Shades of grey…

There is an irony when I give out my card and I hear, ooooh grey …..  Sales for 50 shades of grey have reached 660,000 a week at one point.

Every so often bdsm gets trendy. Lots of people think mmm, must try that. Tipping the velvet was the same for the UK, just in a television series.

Bdsm participants are still judged however. This book may put an angle on it for you yet how would you feel if the guy over there who likes his testicles nailed to a plank offers to baby sit your child? Or finding out that woman who works with you likes to be tied up and pee’d on? It’s alright to try to a certain point, but oh I’d never go that far? The book sells the romantic side with a hint of pain. The reality is open communication,  negotiation, meeting lots of people who potentially don’t have the same kink as you let alone the same vanilla ( all the “normal” people) interests.

I see bdsm clients. I see the person and work with the issue they bring which may or may not have anything to do with their kink. I am kink aware and kink friendly and my clients are very aware of that non judgemental stance.

One thing that strikes me is how knowledgable people become. About themselves, their limits, what they want and what they don’t want. They become aware. They also look into safety. It terrifies me that floggers and nipple clamps are increasing in sales. The romantic ideal is one thing, the reality on risk awareness is another. If s/he hits me there that’s my kidneys or potential hip damage. If the clamps are strong, blood supply issues etc etc etc.

Plus life gets in the way for kinky people too!  To have to cook, clean, sort the kids or run late after that meeting means you really have to want to “play”. Thw coming out or staying in the closet and the implications of being outed to friend and family, let alone work. I also see bdsm clients with anxiety, relationship issues and low self esteem and depression for example.

Having fun is great, risk awareness is paramount. Selling the idea that bdsm is the ultimate relationship though? They seem to be more intense, more passionate at times yes. They also suffer from normal relationship issues as the common denominal factor here is simple. They’re still human beings!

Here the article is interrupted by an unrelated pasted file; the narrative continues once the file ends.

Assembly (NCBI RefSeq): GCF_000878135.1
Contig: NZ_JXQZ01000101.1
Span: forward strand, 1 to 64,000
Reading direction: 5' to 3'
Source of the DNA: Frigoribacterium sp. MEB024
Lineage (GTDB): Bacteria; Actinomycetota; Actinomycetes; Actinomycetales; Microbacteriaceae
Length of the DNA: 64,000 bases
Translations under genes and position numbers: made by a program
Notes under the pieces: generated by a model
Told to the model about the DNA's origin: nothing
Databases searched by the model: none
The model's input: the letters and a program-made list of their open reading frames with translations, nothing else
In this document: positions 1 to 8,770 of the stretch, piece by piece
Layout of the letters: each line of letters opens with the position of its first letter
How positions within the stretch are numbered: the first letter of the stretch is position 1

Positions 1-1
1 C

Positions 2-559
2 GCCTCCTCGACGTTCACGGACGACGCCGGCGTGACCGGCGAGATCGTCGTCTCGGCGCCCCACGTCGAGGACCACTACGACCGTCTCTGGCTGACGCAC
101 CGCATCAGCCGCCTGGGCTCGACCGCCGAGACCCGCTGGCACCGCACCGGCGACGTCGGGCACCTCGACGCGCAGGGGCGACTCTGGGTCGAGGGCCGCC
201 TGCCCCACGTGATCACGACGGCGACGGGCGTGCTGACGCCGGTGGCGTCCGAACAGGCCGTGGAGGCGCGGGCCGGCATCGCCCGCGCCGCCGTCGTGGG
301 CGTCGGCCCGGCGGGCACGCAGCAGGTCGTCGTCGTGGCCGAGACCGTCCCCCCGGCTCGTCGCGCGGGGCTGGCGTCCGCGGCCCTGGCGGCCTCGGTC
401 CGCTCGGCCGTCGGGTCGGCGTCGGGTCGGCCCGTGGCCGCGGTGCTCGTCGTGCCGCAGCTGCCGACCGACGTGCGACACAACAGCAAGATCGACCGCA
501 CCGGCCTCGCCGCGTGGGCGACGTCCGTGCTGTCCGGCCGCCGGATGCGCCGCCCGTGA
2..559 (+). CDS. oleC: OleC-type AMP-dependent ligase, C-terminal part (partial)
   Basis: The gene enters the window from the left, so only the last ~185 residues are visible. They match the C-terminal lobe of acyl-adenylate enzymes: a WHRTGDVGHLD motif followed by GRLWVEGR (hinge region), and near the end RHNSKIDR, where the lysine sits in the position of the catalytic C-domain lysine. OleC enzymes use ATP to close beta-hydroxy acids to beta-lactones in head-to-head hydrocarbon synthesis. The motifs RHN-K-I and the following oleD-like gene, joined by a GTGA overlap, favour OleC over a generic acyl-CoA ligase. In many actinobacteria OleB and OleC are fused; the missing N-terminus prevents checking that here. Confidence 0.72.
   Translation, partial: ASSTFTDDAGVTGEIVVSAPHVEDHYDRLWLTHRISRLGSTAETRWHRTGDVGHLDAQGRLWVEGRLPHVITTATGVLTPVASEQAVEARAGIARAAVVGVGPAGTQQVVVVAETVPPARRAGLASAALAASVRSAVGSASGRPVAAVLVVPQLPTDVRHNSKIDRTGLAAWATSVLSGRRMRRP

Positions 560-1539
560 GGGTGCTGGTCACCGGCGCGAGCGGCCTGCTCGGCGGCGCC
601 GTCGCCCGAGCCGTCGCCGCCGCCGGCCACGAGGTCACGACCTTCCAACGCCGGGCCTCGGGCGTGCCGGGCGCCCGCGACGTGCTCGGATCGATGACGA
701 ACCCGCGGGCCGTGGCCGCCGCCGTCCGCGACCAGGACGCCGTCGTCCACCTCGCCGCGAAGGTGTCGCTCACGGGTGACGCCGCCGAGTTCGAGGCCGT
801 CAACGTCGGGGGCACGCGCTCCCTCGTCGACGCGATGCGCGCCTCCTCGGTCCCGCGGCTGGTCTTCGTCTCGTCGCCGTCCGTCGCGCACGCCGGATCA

Also for couples with issues who use bdsm to spice things up, while sex really matters, introducing bdsm into your bedroom or life could potentially add to your issues eventually. It takes excellent comunication and what happens if one likes it more than the other or one says enough.

If a relationship isn’t going well then therapy can help, there are no guarantees yet change often occurs. (http://www NULL.standard NULL.html)

The Fifty Shades of Grey effect: how London got kinky There was a time when Londoners were nervous about nipple clamps and freaked out by floggers. Not any more. The BDSM bestseller Fifty Shades of Grey has the capital on its knees

Fan-tastic, how fiction written in homage by fans on the internet paved the way for Fifty Shades of Grey

‘I’m not into pain, but I was inspired to go out and buy a flogger. I love it’

Last Christmas, if you’d mentioned BDSM over drinks (and as GQ’s sex columnist, I stand guilty), you’d have been met with blank looks. ‘Floggers?’ Piers Morgan once confided. ‘A glass of wine would be a better aphrodisiac.’ Today, however, Bondage, Dominance and Submission Sado-Masochism is so now. And rocketing sales of a colourful gamut of bondage toys would suggest that we’re not merely reading about this summer’s ruling literary hero Christian Grey’s Red Room of Pain, but recreating it.

Because the sudden acceptability — even voguishness — of relatively hardcore erotic adventure seems to have been triggered by the remarkable success of the kinkbuster novel Fifty Shades of Grey, now the fastest-selling paperback in history, with some ten million print and more than one million e-reader copies devoured so far. Couple its colourful contents with tumescent media revelling in any opportunity to discuss the S&M nature of the novel, and it is perhaps unsurprising that naughty sex has sashayed out of the shadows.

Matthew Curry, head of e-commerce for the UK’s largest online retailer of sex toys,, has seen a huge change in buyer behaviour as a result of the book. ‘First-time customers are especially emboldened: normally they’d pick something like a small vibrator; instead we’ve seen a huge growth in sales of items such as nipple clamps.’ The figures are impressive. In March the site sold just over 200 pairs of nipple clamps. In June it sold 1,214. Over the same time, sales of whips and floggers have doubled, and sales of Ben Wa Balls (metal balls used for internal female stimulation, which cause Fifty’s heroine Anastasia’s ‘inner goddess [to do] the dance of the seven veils [and make her] needy, needy for sex’) are up by 400 per cent.

The Hoxton women-only erotic emporium Sh! reports similar spikes. It has seen partic-ular interest in entry-level spreader bars (bars designed to hold arms or legs apart, in this case with Velcro fastenings); Sh! ball gags — and spanking classes — have repeatedly sold out.